Anyone have any tips on tiling transparencies together?
I've run into an issue with tiling my transparencies together. I print out 13x19 transparencies (fixxons) from my inkjet printer. I overlap the printed areas of the film by about a 1/4" or so. Occasionally this line would show up ever so slightly when printing but it was never noticeable or much of a problem. I recently built a large vacuum frame for doing solar exposures (I'll post some pics of it when I get a chance, it's pretty cool), as a result I get better exposures with finer detail and all that. The problem is the lines where my films are taped together are now much more apparent. The overlapped section creates slightly heavier marks, and then there is a slightly blurred area right next to it caused by the film being layered over the next piece. I expose with the ink side of the film directly against the mesh/emulsion.
Are there any better ways to do this? I'm going to try reducing the opacity just a tad in the overlapping areas to see if that helps even out the marks. I wish there were a way to avoid overlapping the two pieces at all, but I can't think of a precise way to do this since I would have to cut the clear edge of the film off. Anyway, this is very frustrating, any advice would be appreciated.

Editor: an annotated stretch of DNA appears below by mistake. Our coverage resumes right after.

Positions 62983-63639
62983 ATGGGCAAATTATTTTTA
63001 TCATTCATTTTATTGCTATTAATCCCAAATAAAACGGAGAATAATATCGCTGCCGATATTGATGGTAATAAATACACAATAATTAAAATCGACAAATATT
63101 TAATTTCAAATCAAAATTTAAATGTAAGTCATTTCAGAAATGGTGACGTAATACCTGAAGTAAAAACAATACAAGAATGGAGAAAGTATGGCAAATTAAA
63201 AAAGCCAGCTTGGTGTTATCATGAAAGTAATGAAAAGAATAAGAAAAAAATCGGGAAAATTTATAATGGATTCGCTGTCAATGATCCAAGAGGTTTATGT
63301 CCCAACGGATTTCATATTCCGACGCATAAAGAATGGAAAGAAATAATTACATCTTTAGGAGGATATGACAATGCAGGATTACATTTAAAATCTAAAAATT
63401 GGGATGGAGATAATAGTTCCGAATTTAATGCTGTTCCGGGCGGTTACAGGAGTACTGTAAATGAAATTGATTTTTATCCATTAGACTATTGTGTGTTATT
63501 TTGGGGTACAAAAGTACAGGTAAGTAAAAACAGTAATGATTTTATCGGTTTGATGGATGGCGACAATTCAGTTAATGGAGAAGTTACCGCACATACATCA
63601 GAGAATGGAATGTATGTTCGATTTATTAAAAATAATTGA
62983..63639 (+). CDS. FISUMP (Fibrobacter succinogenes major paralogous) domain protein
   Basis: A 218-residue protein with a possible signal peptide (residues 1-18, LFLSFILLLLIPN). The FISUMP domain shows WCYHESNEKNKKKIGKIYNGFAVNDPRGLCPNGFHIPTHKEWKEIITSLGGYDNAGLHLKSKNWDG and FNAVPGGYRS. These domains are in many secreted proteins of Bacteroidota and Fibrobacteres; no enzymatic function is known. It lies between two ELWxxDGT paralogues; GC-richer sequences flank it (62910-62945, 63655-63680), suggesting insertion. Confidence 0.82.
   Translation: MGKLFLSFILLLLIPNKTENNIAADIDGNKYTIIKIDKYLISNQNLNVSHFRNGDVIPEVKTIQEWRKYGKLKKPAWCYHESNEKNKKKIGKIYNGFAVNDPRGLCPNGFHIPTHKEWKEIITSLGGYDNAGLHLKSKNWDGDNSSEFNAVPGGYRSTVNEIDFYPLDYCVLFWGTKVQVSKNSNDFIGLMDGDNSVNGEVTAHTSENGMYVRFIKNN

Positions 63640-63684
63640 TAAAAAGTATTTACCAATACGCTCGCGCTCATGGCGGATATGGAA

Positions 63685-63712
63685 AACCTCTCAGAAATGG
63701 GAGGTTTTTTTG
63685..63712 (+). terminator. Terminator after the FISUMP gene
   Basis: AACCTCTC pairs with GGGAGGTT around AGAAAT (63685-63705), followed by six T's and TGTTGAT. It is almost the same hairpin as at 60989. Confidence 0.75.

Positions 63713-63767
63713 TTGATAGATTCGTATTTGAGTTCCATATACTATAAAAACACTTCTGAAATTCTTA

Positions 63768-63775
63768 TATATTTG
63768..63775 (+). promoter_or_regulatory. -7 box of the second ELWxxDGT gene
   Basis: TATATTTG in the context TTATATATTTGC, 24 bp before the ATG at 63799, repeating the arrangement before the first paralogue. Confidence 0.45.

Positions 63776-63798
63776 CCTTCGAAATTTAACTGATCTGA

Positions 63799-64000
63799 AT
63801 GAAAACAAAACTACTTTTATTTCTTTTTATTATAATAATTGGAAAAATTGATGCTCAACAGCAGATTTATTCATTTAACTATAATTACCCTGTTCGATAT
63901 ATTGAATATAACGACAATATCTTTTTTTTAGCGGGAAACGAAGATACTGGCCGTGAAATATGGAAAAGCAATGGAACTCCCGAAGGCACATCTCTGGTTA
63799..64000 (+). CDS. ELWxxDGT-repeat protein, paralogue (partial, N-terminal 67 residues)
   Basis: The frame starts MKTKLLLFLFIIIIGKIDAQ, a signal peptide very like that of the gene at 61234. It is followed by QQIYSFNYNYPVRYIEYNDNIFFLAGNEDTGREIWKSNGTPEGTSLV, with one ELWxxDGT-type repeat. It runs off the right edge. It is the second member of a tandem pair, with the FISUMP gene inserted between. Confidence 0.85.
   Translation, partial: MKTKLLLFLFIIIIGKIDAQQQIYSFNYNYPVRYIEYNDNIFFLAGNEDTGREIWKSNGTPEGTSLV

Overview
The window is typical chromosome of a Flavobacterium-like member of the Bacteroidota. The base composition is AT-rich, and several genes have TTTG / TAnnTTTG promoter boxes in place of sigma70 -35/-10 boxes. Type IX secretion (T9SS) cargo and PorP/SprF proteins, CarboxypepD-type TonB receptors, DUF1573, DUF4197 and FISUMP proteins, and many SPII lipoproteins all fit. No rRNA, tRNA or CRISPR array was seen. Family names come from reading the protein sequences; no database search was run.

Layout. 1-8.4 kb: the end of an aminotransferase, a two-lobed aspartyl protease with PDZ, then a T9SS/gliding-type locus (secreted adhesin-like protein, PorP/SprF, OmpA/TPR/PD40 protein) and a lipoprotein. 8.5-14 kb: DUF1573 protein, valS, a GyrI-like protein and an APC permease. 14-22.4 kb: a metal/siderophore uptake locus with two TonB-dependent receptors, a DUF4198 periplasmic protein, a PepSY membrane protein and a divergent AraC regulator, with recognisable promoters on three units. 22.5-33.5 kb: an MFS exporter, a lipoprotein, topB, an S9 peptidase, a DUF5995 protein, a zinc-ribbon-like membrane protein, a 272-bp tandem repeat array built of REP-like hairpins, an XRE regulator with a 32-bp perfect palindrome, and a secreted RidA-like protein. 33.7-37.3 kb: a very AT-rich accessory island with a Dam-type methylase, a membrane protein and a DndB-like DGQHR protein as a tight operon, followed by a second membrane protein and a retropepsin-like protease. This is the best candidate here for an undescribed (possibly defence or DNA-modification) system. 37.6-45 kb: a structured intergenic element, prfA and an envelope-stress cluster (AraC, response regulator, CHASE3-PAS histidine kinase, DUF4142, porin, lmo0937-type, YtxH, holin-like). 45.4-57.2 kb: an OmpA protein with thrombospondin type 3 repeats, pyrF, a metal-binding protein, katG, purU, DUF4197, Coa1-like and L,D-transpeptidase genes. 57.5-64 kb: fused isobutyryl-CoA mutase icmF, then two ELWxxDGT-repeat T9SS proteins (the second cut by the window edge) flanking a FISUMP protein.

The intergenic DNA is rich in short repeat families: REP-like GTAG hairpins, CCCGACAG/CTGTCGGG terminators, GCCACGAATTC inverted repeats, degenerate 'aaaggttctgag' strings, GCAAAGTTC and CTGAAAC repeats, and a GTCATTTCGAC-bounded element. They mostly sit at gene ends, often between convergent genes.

There is very little beyond what you both have identified, to make tiling easier or better. Bottom line, it sucks, and is only something you do if you can't afford the alternative.
It sucks less, with simpler images and solid fields of color. With detail it sucks more, and with halftones it is a nightmare.
I'd say, evaluate whether you can afford the alternative, taking into account not only the cost of larger films or a larger printer over time, but the amount of time & hassle you squander on trying to fit a square peg into a round hole (time is money!), and the amount of lost revenue from jobs you are simply unable to take due to the technical limitations of tiled positives.
we used to strip film up all the time. the quick way is as you described. if you get marks on your stencil or soft spots from the edge of the film, can't you just use some blockout?
if the spot is really light (on your stencil where the two films are overlapped) up your exposure time a bit.
If you want to get trick, tape your first sheet down to some glass or cutting table. don't tape where you will be cutting, just some tape to hold it on the sides away from your cut.
Tape your second piece in register, overlapped. Again tape the piece down away from the overlap. Now cut through both pieces where they both overlap with an exacto and straight edge. Take away the two excess pieces. Tape in the clear areas to hold the main pieces together. use some litho tape or black elecricians tape to bridge any black type. Remove the tape that was holding the two pieces down to your cutting board. You should now have a single layer positive. this method only works for bold graphics, not for halftones etc. You will probably still have to touch up with blockout, where the light cracks appear.